What is our work?

Jesus answered, “The work of God is this: to believe in the one he has sent.” John 6:29

God impressed the simplicity of this verse upon my heart over a decade ago; when I was frantically trying to prove myself as His disciple. When I read the verse in context — I noted that the disciples asked this of our Lord shortly after He had performed many miracles. Perhaps they were wondering how they would ever be able to do the miraculous work Jesus was doing.

I was feeling similar at the time–wondering how in the world I was going to serve God as the saints of old had done. How was I going to evangelize, partake in miracles, raise children, keep myself unstained from the world and somehow still put food on the table too? The freedom that came to me in our Lord’s response, John 6:29, was so very welcome to me in that moment that it became a cornerstone verse for me going forward. I began to repeat that verse aloud every time I felt that niggling in my gut that I ‘wasn’t doing enough’ for the kingdom.

“A person who has not done one half his day’s work by ten o’clock, runs a chance of leaving the other half undone.” Emily Bronte.

I came across this quote just this morning and it gave me a niggling trace of guilt. I was reminded me of the extremely productive person I once had been. These days I am someone who spends hours each week in passivity–often just listening (not even evangelizing) to various people who find their way to my back porch.

I try to do home improvement projects and I garden a lot every summer. But those things often get interrupted and remain unfinished. Either by company stopping or my own limitations. I still work outside the home and go into the office in the afternoons when it is needed– (I am a business owner. But I stepped away from the daily grind when I got sick several years ago. My husband still does the heavy lifting for the both of us at our business).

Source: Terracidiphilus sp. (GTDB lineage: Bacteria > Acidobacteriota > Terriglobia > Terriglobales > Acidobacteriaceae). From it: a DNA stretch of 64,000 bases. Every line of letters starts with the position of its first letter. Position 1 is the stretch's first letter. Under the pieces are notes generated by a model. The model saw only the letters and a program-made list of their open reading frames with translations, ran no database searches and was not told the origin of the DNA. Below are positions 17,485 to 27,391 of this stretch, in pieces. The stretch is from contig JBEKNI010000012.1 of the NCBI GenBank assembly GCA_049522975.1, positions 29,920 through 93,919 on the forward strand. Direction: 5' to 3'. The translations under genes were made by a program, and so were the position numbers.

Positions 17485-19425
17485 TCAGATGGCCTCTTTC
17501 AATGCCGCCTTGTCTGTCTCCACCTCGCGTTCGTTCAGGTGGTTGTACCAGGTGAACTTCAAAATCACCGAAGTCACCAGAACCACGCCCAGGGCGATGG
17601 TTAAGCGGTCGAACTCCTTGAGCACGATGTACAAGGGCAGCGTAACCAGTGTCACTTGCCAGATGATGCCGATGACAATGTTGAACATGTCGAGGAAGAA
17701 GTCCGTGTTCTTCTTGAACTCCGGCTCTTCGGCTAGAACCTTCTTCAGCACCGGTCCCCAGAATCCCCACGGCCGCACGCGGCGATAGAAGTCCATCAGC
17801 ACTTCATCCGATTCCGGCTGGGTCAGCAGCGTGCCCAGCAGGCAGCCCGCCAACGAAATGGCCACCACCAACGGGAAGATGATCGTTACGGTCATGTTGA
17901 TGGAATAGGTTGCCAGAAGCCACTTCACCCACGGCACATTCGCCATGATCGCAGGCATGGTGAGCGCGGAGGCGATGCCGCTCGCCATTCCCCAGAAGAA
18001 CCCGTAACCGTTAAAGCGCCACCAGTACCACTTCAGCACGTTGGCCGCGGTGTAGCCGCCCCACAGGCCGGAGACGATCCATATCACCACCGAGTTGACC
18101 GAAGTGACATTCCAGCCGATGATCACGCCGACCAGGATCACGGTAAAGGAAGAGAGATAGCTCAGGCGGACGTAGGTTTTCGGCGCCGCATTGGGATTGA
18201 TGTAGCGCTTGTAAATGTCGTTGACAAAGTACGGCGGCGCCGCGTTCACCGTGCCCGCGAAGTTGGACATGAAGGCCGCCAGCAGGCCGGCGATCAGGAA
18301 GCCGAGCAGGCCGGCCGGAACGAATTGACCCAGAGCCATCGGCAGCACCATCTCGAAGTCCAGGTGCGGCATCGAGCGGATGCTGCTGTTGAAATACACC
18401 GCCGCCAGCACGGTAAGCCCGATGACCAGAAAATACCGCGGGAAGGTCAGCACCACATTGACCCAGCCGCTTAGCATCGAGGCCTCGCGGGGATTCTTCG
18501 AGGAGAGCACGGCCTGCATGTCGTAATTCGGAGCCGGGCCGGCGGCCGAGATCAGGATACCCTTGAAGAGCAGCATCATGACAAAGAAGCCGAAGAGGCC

I changed because I had no choice. When I got hit with crippling PTSD, I knew I had to make some changes to my workaholic ways as that was only making me worse.

I began leaning into the day slowly. As anyone who has suffered from an anxiety disorder can tell you — it is the most debilitating upon first waking. For months I forced myself to relax and just stay home, cancel appointments, etc., until the anxiety lessened and finally went away. I wake up calm these days as I no longer have PTSD or an anxiety disorder.

But I continue to lolly-gag at home in the mornings. Slowly emptying the dishwasher and doing a load of laundry, letting my mind fill with the thoughts God puts there, and the Bible verses that come to my heart. Sitting down eventually and reading a devotion and daily Bible reading- or looking up the verse that came to me upon waking. Doing some writing now and then. Gardening, house work, baking, cooking- all of that– alone. With Jesus, of course. In the early hours before the phone rings or someone knocks on the door.

I find this easing into the day approach gives plenty of opportunity for pondering the things of God, as well as spontaneous singing out in worship. The contrast of these slow and quiet mornings compared to my years of getting piles of ‘work’ done before ten, (lest I not get anything done at all –highlights all the ways the world intrudes upon a morning — with its rushing about, it’s appointments, it’s buzzing and ringing phones and other siren calls to either ‘be productive’ or to waste time in utter distractions…

Parts of my belief system (like an entrenched Midwestern Work Ethic that ties value up in one’s ability to make money) are still so entrenched in my heart that I automatically return to them when reading things like that Emily Bronte quote above. And then God’s truth slowly settles me down again.

Because if the work of God is believing in the one whom He sent (Jesus); then spending a slow morning at home IS actually far more productive, from a Kingdom mindset, then rushing about getting as much ‘worldly’ work done as I can before the crux point hour of ten a.m.